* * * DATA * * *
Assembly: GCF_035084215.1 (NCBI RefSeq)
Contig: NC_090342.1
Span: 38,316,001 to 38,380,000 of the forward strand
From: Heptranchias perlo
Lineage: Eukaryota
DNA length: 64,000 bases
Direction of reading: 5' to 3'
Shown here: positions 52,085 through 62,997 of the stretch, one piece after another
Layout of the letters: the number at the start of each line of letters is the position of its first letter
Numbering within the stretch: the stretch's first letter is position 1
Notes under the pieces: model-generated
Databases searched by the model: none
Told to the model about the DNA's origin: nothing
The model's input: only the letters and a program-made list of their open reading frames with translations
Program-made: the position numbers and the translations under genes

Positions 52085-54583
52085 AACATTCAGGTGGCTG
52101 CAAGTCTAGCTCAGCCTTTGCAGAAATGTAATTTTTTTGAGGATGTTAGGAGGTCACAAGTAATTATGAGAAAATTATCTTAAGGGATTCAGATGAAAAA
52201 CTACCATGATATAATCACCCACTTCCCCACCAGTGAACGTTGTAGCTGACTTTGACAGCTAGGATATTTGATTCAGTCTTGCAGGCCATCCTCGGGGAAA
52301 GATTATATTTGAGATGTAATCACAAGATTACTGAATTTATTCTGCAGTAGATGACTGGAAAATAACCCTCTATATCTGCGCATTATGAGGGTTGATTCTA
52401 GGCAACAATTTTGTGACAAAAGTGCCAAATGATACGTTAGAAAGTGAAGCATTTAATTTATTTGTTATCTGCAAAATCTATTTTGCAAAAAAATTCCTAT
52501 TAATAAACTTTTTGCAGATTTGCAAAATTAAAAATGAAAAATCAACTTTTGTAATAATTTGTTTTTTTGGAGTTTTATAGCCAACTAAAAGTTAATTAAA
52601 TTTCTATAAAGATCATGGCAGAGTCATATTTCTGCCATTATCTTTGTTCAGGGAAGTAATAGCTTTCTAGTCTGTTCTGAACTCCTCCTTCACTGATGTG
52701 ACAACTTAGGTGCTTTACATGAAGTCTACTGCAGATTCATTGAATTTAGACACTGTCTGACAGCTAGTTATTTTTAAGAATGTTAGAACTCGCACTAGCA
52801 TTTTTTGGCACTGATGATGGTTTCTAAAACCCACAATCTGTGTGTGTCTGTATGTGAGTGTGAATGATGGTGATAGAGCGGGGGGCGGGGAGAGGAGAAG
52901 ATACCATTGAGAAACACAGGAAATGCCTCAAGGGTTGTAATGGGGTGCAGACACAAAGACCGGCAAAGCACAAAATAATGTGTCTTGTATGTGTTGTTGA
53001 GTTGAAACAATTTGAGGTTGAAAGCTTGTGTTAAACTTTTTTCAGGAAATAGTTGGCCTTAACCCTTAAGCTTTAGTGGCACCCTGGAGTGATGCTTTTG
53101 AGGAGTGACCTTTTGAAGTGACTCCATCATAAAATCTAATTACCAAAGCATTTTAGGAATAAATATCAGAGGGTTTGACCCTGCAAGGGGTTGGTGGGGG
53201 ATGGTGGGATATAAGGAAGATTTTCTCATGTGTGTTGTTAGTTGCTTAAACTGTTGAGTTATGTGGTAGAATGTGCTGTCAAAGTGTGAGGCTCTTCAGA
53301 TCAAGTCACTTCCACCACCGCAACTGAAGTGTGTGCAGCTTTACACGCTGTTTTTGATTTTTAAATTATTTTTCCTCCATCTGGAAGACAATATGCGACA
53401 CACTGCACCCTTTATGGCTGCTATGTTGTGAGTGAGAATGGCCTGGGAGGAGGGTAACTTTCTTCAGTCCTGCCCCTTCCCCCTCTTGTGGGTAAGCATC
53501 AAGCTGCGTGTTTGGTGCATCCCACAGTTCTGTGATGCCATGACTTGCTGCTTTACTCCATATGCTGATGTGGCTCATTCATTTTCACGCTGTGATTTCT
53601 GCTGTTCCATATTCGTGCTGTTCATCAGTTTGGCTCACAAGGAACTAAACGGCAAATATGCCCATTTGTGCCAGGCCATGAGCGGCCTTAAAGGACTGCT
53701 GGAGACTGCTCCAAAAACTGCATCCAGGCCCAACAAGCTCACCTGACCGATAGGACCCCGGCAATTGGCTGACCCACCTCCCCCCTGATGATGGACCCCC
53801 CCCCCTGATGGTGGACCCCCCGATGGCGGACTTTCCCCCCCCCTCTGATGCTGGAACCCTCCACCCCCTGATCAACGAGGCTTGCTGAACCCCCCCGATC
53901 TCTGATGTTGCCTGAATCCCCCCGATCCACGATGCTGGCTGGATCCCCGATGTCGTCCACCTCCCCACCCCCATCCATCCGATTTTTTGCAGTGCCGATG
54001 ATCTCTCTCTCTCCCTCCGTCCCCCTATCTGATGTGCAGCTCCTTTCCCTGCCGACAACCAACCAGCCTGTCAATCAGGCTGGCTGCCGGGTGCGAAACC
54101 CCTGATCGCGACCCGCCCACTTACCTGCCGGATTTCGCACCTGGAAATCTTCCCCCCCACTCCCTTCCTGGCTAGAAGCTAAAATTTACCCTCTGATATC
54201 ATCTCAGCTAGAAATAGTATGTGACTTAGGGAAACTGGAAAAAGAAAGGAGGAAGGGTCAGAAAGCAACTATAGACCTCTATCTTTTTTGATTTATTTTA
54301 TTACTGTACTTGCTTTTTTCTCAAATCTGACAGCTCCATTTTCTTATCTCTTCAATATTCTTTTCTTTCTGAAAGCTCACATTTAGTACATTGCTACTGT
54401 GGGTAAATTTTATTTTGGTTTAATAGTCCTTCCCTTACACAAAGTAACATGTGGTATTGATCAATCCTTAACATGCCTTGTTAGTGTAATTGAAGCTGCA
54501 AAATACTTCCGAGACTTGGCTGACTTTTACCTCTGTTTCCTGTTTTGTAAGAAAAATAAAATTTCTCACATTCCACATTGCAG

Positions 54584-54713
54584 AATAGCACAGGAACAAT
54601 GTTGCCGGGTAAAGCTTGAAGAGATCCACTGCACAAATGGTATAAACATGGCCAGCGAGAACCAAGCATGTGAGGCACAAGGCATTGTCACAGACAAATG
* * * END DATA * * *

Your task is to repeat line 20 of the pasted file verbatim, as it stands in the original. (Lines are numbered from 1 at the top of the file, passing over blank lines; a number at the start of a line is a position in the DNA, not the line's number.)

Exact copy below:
52301 GATTATATTTGAGATGTAATCACAAGATTACTGAATTTATTCTGCAGTAGATGACTGGAAAATAACCCTCTATATCTGCGCATTATGAGGGTTGATTCTA